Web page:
3. What jumps out for me is the parity. How the smaller teams have just as much of a shot at winning as the bigger teams. That makes for some very interesting viewing. Granted had RHR not crashed, he would have had the race won although one has to wonder, was he really extra worried about Newgarden causing his brain to short circuit? As a driver especially one of RHR’s caliber, one does not make a move like that unless one is desperate. How about Michael Andretti’s reaction? That man was not happy. I’ll bet Ryan could have sat strapped in his crippled ,stranded car in the middle of the track the rest of the day rather than face his boss.

  4. Ron Ford Says:

    The qualifying results were surprising and interesting to me. Lots of parity this year as Dan mentioned.

    I like RHR, but he made a bonehead move.

    SFH and Newgarden can’t seem to buy a break.

    Watch out for Pagenaud. He is consistantly good and is highly motivated.

    I thought the officiating was inconsistant. About what you would expect from a committee.

  5. billytheskink Says:

    Interesting and inconsistent day for Barfield and his officiating booth. Power was very fortunate to avoid penalty for his incident with Pagenaud. Dixon probably was too, after running Wilson into the wall, though he had been taking a wide line in that corner for much of the race. Several drivers jumped out of line before the green flag on restarts but only a couple were penalized. Rahal was rightly penalized for turning Wilson in the hairpin, while Mikhail Aleshin was not penalized for later turning Rahal in the same spot. The fans who encourage the Art Heyman-ization of Rahal no doubt enjoyed this comeuppance, but it was a blatant inconsistency.

    The biggest spit take of the race broadcast, I thought, was not the Hunter-Reay-triggered Dallara windfall but Kelli Stavast’s bizarre interview with Roger Daltrey. Daltrey unfavorably compared the accommodations for teenagers in cancer hospitals with those in prison. While it was clear his intent was to illustrate the very worthy issue of the lack of age-specific accommodation for teens with cancer, the prison comparison was awkwardly funny.

  6. I was not able to find a way to watch the race so I listened to the radio team, while watching the live timing and scoring.
    It is obvious to any who has ever spent much time around drag racing that Paul Page has been covering that for a while. He still gives times and speeds as they do there.
    Pippa Mann provided very good insight from a driver’s perspective.
    I got increasingly confusing as the race went on because the internet radio feed kept dropping further and further behind the T&S. The radio description was in the middle of the 79th lap when T&S showed the checkered flag.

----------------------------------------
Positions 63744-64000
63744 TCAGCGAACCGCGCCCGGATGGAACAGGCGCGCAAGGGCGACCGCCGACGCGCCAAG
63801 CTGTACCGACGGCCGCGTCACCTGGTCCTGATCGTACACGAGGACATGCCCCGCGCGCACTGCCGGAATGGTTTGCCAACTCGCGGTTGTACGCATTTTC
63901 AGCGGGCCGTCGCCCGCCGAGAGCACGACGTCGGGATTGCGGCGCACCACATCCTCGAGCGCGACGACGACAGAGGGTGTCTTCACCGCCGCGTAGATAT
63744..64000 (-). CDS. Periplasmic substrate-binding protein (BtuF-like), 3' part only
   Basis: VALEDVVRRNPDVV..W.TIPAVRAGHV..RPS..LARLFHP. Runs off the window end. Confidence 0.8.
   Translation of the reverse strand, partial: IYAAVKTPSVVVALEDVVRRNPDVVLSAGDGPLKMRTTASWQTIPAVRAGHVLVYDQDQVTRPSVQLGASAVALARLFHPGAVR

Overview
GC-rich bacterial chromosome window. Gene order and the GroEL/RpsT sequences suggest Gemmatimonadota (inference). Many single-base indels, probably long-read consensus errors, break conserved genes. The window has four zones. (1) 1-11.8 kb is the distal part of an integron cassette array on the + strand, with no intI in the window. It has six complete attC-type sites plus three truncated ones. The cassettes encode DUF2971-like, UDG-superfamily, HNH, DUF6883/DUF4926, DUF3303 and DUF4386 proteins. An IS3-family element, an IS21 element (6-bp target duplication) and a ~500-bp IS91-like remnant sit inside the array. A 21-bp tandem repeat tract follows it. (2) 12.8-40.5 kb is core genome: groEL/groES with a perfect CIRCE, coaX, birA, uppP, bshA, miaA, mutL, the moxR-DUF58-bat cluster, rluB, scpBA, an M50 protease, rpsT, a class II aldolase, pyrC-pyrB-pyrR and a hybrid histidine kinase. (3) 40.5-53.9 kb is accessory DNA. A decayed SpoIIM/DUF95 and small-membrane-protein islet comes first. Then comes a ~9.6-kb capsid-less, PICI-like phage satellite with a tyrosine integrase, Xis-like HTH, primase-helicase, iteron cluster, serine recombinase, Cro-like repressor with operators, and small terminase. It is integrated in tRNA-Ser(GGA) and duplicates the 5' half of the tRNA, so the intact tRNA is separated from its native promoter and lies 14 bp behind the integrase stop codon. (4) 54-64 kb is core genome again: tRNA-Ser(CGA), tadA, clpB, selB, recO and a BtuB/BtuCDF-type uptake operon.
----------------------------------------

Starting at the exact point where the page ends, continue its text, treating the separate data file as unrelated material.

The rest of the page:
One driver and team that have shown much better than the results so far is Jack Hawksworth and Bryan Herta Autosport.
    He his performance in the race had just been highlighted in a special segment supported by a broadcast sponsor a few laps before he became one of the innocent victims of the RHR gaffe.
    Even after that incident he came back to battle Bourdais to the end.
    Bourdais had about five more PTPs to use and did to win that battle.
    I expect Hawksworth to win one to three races this year and be a very strong contender for Rookie of the Year.

    • I also found the radio broadcast behind timing and scoring. It was also choppy and faded in and out. Sometimes it seemed as though Paul was talking over Pippa, though I don’t think that was actually the case. My solution is usually to turn off the IndyCar website link and turn on the broadcast from 1070 da fan.

  7. The main thing that I’m taking away from the weekend is just how ridiculously closely matched the field looks right now. From the top to the bottom, I think just about every driver spent a good chunk of time running legitimately in the top-10 (about the only driver that I can think of that didn’t was Ryan Briscoe, who hit trouble early on). Argy bargy moments aside, pretty much everybody looked pretty good out there, even including the three less heralded rookies (Hawksworth, Aleshin, Huertas) who all look to be varying levels of “blazingly quick” to “solidly competent”. For the sake of the championship alone, it’s too bad about the incident happened on Lap 55, as if RHR, Hinch and Power had just cleanly made their way past Josef and finished in that order, we’d likely have a virtual dead heat between RHR and Power at the top, and Josef solidly in the top-5 with 9th and 4th place finishes (again, completely hypothetical, and also pretending no further carnage or position changes in the last 25 laps).